The second section of the Inter-County Connector, long visible to drivers in Laurel, opened to traffic Tuesday, Nov. 22, allowing a connection from Interstate 370 in Gaithersburg to Interstate 95 in South Laurel.
"… The ICC will finally link the I-270 and I-95 corridors providing motorists with a viable option to the existing congested local road network in Maryland's Washington suburban region," MTA Chairman Swaim-Staley said in a statement prior to Tuesday's opening.
As with the first phase, which opened Feb. 22 between I-370 in Gaithersburg and Georgia Avenue in Silver Spring, the Maryland Transit Authority will not charge any tolls to drivers who use the new highway for the first 13 days, allowing the "test-drivers" to help the state ensure that all toll equipment is functional.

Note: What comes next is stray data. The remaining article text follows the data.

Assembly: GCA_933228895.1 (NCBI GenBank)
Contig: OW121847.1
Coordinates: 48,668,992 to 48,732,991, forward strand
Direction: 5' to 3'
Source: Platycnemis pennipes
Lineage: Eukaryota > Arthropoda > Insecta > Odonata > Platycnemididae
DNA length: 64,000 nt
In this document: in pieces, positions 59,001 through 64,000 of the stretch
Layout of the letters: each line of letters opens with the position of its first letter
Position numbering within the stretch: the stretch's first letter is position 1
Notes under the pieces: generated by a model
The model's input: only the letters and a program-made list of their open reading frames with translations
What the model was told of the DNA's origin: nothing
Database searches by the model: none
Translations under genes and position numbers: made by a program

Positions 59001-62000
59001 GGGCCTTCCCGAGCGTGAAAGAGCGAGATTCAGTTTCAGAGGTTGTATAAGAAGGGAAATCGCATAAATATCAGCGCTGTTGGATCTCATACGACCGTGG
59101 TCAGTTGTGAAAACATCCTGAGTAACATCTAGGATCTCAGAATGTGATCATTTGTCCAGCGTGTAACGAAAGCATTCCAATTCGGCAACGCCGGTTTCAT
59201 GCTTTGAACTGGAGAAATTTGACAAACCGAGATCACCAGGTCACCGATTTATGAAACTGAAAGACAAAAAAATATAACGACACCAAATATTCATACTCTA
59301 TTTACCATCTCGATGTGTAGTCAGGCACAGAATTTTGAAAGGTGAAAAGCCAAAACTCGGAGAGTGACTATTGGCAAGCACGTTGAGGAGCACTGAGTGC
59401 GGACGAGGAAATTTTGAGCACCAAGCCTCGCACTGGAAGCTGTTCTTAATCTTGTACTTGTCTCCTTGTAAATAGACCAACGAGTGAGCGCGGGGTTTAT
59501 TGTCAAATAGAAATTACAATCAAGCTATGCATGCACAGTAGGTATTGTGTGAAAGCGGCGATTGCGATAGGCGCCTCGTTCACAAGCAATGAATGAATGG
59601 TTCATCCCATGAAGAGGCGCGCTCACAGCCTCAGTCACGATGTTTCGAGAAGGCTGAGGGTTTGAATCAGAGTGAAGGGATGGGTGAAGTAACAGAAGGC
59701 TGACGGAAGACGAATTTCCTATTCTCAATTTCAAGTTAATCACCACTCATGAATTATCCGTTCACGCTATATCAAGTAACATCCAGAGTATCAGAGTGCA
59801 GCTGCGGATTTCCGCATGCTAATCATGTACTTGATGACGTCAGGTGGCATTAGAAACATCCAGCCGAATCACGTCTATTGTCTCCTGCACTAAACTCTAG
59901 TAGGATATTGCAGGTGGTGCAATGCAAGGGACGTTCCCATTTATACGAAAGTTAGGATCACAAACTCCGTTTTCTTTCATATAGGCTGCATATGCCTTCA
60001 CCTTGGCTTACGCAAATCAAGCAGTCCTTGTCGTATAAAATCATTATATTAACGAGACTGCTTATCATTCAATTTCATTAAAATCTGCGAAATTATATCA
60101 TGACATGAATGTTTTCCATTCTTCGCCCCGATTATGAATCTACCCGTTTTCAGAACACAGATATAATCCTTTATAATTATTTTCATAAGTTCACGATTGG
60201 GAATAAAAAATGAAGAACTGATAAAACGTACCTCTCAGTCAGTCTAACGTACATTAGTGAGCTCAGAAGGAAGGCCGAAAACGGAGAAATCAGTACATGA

A third and final leg of the $2.56 billion highway will connect I-95 to Route 1; construction should start next spring.
Starting Dec. 4, drivers will be charged a mileage toll based on the hour of the day: The peak rate will be 25 cents per mile, weekdays from 6-9 a.m. and 4-7 p.m. Off-peak rate is 20 cents per mile, weekdays from 9 a.m. to 4 p.m. and 7-11 p.m., and weekends from 5 a.m. to 11 p.m. Overnight rates will be 10 cents per mile, weekends from 11 p.m. to 5 a.m. and weekdays 11 p.m. to 6 a.m.
The ICC, or Route 200, has involved more than 40 years of discussion, plans and construction, and the long-debated and sometimes controversial project is still point of contention for some.
Prince George's County Council member Mary Lehman, who represents Laurel, said she still objects to the cost of the tolls and said she does not feel it was worth the expensive price-tag it carried.
"I was never a supporter," she said. "And I do not buy that it will alleviate congestion."Copyright © 2015, The Baltimore Sun